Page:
(Amos regev-Israelhayom)."A manager does things right; a leader does the right things," goes a popular saying about leadership. A leader's primary attribute, the thing that sets him apart and determines how good he is, is his ability to do "the right thing." That is also the main quality expected of a military leader: the ability to make "executive decisions" amid the fog of battle, conflicting reports, contradictory intelligence assessments, and the cacophony of conflicting advice and experts pulling in opposite directions. These are the decisions that decide battles, set precedents, shape history.
In the context of the ongoing Israeli-Arab conflict, the Shalit deal was an executive decision of this kind. There is no need to repeat all of the good reasons for and against the deal, which are well-known. The fact is that Prime Minister Netanyahu inherited this problem from the previous government, including earlier commitments as well as other Hamas demands which were left unresolved. The fact is that after two and a half years of negotiations, the other side had to relinquish its central demand that Israel release all "hardened" terrorists, in particular those who had become symbols. For this concession, the leaders of Hamas are absorbing unusual criticism from their side. Israel, for its part, had to agree to release murderers, people it had previously refused to release, as well as Arab-Israeli terrorists. And for this, Netanyahu is taking criticism from our side.
The bottom line, however, is most important here: Benjamin Netanyahu committed himself to work toward the release of Gilad Shalit, and he kept his promise. Plenty of ups and downs led to this bottom line, plenty of fog, and a lot of noise. Much advice, good and bad, plenty of advisors who sit on the fence and say "this way" as well as "that way." Who say, "on the one hand," and then "on the other hand." And the family, of course, and the demonstrations.
And in the midst of all this, when all is said and done, the decision belonged to one man. By himself, on his conscience, his responsibility. One can only guess what he went through, when the protests and insults were hurled at him from the outside - while he knew, without being able to so much as hint, that all the while he was working in secret to achieve the very same goal.
The media loves to criticize Netanyahu for everything, claiming, as do some of his opponents, that he is incapable of making decisions - and when he does, that they were made under pressure. The decision on the Shalit deal disproves this claim. The prime minister made an executive decision on the most sensitive issue of all - and precisely at a time when there was no immediate pressure to do so. The last big demonstrations took place over a year ago; the only ongoing protest activity came from the Shalit family's protest tent in Jerusalem. In any case, Netanyahu assessed the situation and reached the conclusion that this was the best deal that it was possible to attain, and that this was the last chance to seal the deal before the "Arab winter" hits the Middle East with all its force.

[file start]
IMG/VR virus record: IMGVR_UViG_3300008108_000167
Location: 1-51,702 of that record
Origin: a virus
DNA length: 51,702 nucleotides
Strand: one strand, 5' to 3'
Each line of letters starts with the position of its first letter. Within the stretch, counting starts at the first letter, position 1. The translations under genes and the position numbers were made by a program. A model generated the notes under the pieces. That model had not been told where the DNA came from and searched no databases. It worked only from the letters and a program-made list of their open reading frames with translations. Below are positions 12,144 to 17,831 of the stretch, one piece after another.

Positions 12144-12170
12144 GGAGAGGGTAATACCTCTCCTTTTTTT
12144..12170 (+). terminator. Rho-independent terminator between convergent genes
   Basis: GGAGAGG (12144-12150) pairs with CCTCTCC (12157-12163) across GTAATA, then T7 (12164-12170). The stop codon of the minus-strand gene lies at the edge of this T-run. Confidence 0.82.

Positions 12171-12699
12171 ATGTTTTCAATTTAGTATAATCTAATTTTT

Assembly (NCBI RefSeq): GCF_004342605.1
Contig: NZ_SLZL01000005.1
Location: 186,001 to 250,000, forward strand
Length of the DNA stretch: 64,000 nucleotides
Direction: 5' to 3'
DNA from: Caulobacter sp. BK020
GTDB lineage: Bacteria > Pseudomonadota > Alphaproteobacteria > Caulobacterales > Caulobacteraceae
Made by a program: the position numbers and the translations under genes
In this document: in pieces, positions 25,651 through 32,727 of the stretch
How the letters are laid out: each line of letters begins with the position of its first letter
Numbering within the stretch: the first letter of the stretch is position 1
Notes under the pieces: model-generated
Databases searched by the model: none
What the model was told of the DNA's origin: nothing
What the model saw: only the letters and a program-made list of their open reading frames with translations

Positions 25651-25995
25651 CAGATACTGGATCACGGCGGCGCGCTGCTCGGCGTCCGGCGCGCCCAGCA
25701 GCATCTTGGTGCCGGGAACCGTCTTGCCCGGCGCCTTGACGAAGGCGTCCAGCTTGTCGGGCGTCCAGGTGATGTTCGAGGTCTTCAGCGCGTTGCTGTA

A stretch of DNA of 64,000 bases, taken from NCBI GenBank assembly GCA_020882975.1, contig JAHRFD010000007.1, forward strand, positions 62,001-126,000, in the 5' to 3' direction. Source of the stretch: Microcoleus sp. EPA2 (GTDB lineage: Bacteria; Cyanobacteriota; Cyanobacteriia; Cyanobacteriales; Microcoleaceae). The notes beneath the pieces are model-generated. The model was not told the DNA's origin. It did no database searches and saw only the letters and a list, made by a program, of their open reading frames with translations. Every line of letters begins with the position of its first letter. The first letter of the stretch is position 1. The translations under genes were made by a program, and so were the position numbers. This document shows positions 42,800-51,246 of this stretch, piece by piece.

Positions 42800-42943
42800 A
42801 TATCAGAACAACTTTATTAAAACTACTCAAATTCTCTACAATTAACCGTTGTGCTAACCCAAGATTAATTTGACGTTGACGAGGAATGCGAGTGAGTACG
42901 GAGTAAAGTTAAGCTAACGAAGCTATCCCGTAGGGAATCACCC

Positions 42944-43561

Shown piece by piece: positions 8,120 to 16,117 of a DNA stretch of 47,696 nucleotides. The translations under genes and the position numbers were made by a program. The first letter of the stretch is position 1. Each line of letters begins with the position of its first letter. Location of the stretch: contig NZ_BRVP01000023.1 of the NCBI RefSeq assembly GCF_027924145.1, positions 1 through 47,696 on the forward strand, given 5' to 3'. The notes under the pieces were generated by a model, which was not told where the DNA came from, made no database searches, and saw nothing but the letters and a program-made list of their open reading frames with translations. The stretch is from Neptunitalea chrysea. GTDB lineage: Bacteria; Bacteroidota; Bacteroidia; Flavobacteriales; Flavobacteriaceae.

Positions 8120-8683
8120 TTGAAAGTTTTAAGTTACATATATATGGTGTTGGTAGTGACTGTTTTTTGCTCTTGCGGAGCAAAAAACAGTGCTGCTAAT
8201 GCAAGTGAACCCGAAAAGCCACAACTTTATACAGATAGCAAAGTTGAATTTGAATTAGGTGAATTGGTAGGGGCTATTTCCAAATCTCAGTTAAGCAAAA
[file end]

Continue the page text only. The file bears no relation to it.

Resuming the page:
Netanyahu, as prime minister, has sometimes erred on minor, day-to-day, short-term issues. However, when it comes to identifying long-term, historic processes and trends taking shape just below the surface, on this he has often been right.
This is the one attribute that separates a leader from the mob of advisors, commentators and self-proclaimed know-it-alls, the one that makes the small difference between failure and success, between life and death. A leader can also make mistakes. But most important is his ability to do "the right thing" on the important issues. The decision on the Shalit deal saved the life of a single Israeli soldier, but it also proved that, on those issues which touch the core of our existence here as a society, a nation and a state, we have someone who is capable of making decisions. As another quote on leadership states: "There comes a time when you need to stop standing in neutral and put the car into gear."
The car carrying Gilad Shalit is on its way home.